Finding the Right Voice for Your Courses

Jill W.

“Hey, are you ready for some first aid! Want to splint sprains and bandage boo-boos? Want to leave your audience in stitches? Then, you’ve come to the right place! Welcome to the Fun with First Aid course where what you learn goes straight to your head and you won’t need aspirin!”

How would you feel if you had signed up for a first aid course at your community centre and this was the first thing you saw in your course material? Personally, I’d be asking for a refund as I was walking out the door. What’s the problem? The voice is wrong for the audience and so is the tone! In this article, I’ll explain the difference between voice and tone, and you’ll learn why finding the appropriate voice and tone for your courseware is important to its success.

Voice and Tone, What’s the Difference?

The voice you use in your courseware should represent the client's image and the nature of the content. For example, if your client is a corporation where formal communication is important, your writing needs to reflect that "voice". The vocabulary, pace of phrasing and personality must match that of the entity sending the message. Imagine if Smokey the Bear had said, "It is strongly suggested that campfires be extinguished in a timely and safe manner so that the surrounding forest is not endangered", rather than "Only you can prevent forest fires". We might not have much standing timber left!

Tone, on the other hand, is what you do with that voice. In the case of corporate communication, the voice can be officious, but the tone can be friendly. For example, "All employees must comply with Standard 77AZ02. If you have any questions or concerns, please speak with Stella Parsons in HR". You still have the directive, but you also have polite instructions for those who need more information. The notice could easily have read, "All employees must comply with Standard 77AZ02. NO EXCEPTIONS!"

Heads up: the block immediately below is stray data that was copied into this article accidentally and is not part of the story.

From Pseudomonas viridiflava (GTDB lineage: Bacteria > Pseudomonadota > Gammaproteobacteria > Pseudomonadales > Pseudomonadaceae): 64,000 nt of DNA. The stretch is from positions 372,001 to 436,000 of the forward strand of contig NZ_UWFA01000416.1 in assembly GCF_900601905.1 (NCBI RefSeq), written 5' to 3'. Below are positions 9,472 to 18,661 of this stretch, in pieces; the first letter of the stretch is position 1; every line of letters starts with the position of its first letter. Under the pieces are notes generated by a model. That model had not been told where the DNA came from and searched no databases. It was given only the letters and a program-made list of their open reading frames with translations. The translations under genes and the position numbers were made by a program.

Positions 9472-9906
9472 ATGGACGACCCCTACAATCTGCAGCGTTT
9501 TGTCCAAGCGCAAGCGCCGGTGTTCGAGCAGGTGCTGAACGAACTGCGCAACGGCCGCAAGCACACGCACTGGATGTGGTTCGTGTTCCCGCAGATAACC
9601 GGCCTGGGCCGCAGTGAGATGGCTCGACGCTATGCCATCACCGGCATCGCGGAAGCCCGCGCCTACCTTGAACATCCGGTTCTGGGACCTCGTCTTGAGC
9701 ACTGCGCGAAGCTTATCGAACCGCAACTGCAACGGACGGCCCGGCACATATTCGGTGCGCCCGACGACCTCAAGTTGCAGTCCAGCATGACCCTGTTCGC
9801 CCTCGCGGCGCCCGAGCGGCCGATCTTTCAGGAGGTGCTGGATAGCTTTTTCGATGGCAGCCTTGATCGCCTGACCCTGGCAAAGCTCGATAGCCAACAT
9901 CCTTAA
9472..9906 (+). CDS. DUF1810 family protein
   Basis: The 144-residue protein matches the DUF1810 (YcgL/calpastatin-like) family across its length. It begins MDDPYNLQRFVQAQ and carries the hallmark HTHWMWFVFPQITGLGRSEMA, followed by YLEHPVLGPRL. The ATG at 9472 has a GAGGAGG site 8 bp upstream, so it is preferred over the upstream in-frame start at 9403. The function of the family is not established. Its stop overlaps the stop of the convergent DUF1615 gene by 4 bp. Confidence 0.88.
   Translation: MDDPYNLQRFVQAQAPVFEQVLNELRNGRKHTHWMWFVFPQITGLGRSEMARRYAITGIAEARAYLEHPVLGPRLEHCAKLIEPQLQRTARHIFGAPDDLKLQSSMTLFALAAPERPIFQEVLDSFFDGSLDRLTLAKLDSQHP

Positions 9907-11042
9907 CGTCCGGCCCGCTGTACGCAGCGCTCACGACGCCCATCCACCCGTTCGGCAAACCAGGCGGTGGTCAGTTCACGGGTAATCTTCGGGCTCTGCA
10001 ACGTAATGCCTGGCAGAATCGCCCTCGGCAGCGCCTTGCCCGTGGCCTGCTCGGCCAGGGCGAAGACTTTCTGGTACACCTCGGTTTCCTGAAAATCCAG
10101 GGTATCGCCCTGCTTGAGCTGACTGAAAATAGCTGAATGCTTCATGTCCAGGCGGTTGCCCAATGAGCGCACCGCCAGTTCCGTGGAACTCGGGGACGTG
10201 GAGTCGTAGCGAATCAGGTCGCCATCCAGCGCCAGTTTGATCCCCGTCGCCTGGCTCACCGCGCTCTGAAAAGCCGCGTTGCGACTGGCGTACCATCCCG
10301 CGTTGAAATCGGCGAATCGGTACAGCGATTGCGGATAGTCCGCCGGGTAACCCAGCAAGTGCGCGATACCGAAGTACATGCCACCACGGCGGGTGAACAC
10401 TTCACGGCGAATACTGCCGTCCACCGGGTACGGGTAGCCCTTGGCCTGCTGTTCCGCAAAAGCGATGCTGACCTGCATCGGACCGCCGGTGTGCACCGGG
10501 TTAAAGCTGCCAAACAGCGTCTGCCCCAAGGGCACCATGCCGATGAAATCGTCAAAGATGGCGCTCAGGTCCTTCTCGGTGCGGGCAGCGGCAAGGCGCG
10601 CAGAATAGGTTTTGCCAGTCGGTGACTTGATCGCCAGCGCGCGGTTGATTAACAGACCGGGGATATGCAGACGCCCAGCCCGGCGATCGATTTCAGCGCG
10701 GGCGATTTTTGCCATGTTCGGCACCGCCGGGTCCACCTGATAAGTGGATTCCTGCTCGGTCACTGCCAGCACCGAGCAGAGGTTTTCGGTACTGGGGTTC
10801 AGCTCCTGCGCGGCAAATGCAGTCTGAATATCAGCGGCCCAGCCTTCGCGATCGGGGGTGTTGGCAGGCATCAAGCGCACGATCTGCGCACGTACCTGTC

Finding the Right Voice


What are you teaching? This is the first question you should ask as you are thinking about the course content and its design. Are you teaching concepts or facts? If you are, your voice should be an expert one that uses correct terminology and speaks in a more formal style. This type of voice works well for compliance-based content or for training that explains rules, regulations or legislation.

Content that teaches processes or procedures can be written a little less formally. Use shorter sentences and keep the language as simple and straightforward as you can. You want the learner to focus on what is being taught rather than reading content peppered with jargon and long, complex sentences.

Where safety training is concerned, a firm voice should be used. Safety training is always serious, so keep the jokes for another course.


The voice you use when you are speaking to children is different from the one you use when speaking to a police officer. So, why should you use the same voice for all learning audiences?

It's important to know your audience before you start writing your learning content. You need to consider:

  • Who the learners are: Check the demographics of the audience. Are they older, experienced employees or new hires? Are they management, the rank-and-file, or both? What is the general level of education? Is English their first language?
  • Personality traits: Generally speaking, a management-level audience will be more serious than an audience comprised of junior-level employees. As you probe the demographics of your learning audience, you'll learn about its personality.
  • What a conversation would sound like: One of the rules of good writing is to write as you would speak. If you are having a conversation with a CEO, your speech would be more formal than it would if you were talking to your neighbour. A course for daycare workers would read a lot more differently than a course for elected municipal officials. Keep your writing conversational but remember to make it appropriate to the audience.

Using the Proper Tone